Renewable Energy Market Size Will Reach at USD 1,998.30 BN by 2030
Precedence Research estimate, the renewable energy market size was USD 1,030.95 billion in 2022 and it is expanding over USD 1,998.30 billion by 2030, with annual growth of 8.6%.
Renewable energy is more important than ever. Geopolitical upheavals and unprecedented natural gas market volatility have prompted international leaders to act quickly to diversify their countries' energy supplies and lessen their reliance on gas. Given the sky-high prices of gas, the short-term investment environment for renewables is improving as the relative cost of new technologies falls in comparison to gas. Emerging green technologies now have a clear possibility to go from the specialist market to the mainstream.
Over the past year, the natural gas market has seen ups and downs. Prices had already risen sharply before the conflict in Ukraine, and the volatility is expected to persist as many world leaders urgently want to lessen their dependency on Russian gas. The sharp increase in gas prices is the result of a variety of causes. Seasonal dryness in Latin America decreased its hydropower potential; Asia's COVID-19 shutdown recovery increased pressure on gas supplies; and there is growing LNG rivalry between Europe and Asia in addition to supply and transportation restrictions among gas suppliers. It all combined to produce the ideal storm. There is also no fast remedy. Long lead times are associated with large infrastructure projects, such as boosting LNG capacity with floating storage and regasification facilities. If they reach other nations, pipelines may be extremely complicated and take years to finish. It is challenging to postpone the phase-out of nuclear power in the upcoming years since it is a divisive topic that is influenced by local public opinion.
For solar and wind energy aboard boats, this may represent a turning moment. Rising demand for new green energy sources will stimulate research and ignite technological advances that will lower prices. Along with having the enormous potential to revolutionize the energy transition, floating wind energy can be used to create green hydrogen. Renewable energy may be utilized in transportation in the form of drop-in biofuels, high-percentage biofuel blends, and sustainable biofuels. The expanding global fleet of electric cars may be powered by renewable electricity. Batteries from cars may be used to store electricity so that it can be utilized later. Additionally, electro-fuels like hydrogen, which may be used to power long-distance travel, aircraft, and shipping, can be made using renewable electricity. It is imperative to concentrate on decreasing the overall fuel demand in the transportation sector, which may be done by enacting laws that support energy efficiency and conservation.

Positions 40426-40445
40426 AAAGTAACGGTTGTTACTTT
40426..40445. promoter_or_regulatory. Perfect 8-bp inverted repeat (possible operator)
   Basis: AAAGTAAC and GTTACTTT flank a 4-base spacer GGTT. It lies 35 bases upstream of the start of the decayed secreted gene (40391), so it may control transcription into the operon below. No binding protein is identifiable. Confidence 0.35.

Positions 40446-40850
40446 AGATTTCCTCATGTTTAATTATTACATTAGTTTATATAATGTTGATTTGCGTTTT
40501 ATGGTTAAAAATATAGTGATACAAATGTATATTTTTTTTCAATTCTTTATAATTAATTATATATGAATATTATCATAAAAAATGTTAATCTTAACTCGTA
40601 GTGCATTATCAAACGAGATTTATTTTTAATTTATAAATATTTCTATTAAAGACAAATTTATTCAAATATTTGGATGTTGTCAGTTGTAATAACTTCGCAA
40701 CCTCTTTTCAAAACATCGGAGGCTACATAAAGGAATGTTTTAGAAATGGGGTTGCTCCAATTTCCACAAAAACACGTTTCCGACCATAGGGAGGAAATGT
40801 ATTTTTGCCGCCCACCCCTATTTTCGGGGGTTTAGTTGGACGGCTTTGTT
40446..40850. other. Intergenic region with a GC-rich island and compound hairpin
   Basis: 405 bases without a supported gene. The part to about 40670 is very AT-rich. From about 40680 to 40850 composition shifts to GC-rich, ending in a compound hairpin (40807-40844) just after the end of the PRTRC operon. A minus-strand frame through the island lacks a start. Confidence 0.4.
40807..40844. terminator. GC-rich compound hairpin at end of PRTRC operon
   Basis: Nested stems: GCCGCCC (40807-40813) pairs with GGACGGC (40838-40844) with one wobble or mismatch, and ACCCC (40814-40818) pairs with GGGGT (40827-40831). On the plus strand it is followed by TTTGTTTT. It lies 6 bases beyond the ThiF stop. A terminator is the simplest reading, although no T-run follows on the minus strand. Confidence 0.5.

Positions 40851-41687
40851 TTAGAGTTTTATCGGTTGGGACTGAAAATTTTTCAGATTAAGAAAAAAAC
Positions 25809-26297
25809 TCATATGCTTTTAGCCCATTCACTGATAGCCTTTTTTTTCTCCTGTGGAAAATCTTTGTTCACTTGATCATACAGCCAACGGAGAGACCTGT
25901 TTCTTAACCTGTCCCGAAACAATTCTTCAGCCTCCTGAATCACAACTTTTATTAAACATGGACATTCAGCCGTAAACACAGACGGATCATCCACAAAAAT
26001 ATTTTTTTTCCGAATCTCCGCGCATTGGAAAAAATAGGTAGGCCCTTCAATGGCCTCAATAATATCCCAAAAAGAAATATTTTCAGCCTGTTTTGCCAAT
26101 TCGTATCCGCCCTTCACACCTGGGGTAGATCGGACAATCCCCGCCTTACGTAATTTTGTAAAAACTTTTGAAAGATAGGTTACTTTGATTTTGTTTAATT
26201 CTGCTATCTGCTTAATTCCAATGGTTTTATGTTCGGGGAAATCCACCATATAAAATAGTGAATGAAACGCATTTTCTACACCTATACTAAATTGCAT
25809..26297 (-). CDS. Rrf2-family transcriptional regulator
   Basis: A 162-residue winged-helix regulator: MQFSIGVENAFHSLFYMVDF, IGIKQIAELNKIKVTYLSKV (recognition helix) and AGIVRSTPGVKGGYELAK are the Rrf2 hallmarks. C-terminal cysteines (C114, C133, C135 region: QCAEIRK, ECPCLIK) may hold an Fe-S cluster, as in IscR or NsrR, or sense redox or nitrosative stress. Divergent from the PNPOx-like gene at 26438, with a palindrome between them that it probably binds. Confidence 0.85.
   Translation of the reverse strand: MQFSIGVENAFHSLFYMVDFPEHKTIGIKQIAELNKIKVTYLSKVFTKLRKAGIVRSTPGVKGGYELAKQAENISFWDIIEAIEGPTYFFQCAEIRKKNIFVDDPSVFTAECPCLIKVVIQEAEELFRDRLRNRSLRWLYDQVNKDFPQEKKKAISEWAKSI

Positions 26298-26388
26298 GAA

In 2021, According to IEA, renewable energy sources already provided more than 28% of the world's power. But without electricity. Only 17% of the world's energy demands are met by using electricity for things like lights and appliances. A third of the energy is utilized for transportation, and around half is used for heating and cooling. These two industries are both falling considerably behind in the decarbonization process due to far smaller proportions of renewable energy.
The Biden administration's goal of completely decarbonizing the US economy is also encouraging engagement in the renewable sector, which is anticipated to fuel future growth—especially if planned legislation is passed. The following five trends are anticipated to become more prominent in 2022 according to our research of the renewable energy business, providing fresh opportunities for the industry's growth.
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China anticipated to exceed the EU & UK combined in terms of total installed offshore wind capacity As per IEA estimates, In comparison to 2021, a growth in renewable capacity of over 8% is anticipated in 2022, breaking above the 300 GW barrier for the first time. With the commissioning of 190 GW, an increase of 25% over last year, solar PV is predicted to contribute 60% of the growth in worldwide renewable capacity this year. Nearly two-thirds of global PV expansion in 2022 will come from utility-scale projects, mostly due to China's and the EU's supportive regulatory environments, which will hasten deployment. Following the unusual four-fold increase in offshore wind power last year in China as a result of the deadline for the national subsidy phase-out, offshore wind growth is predicted to decrease 40% globally in 2022. Despite this drop, the growth of the European Union and the continuance of provincial incentives in China will result in a twofold increase in worldwide offshore wind capacity additions in 2022 compared to 2020. China is thus anticipated to exceed the European Union and the United Kingdom combined in terms of total installed offshore wind capacity by the end of this year.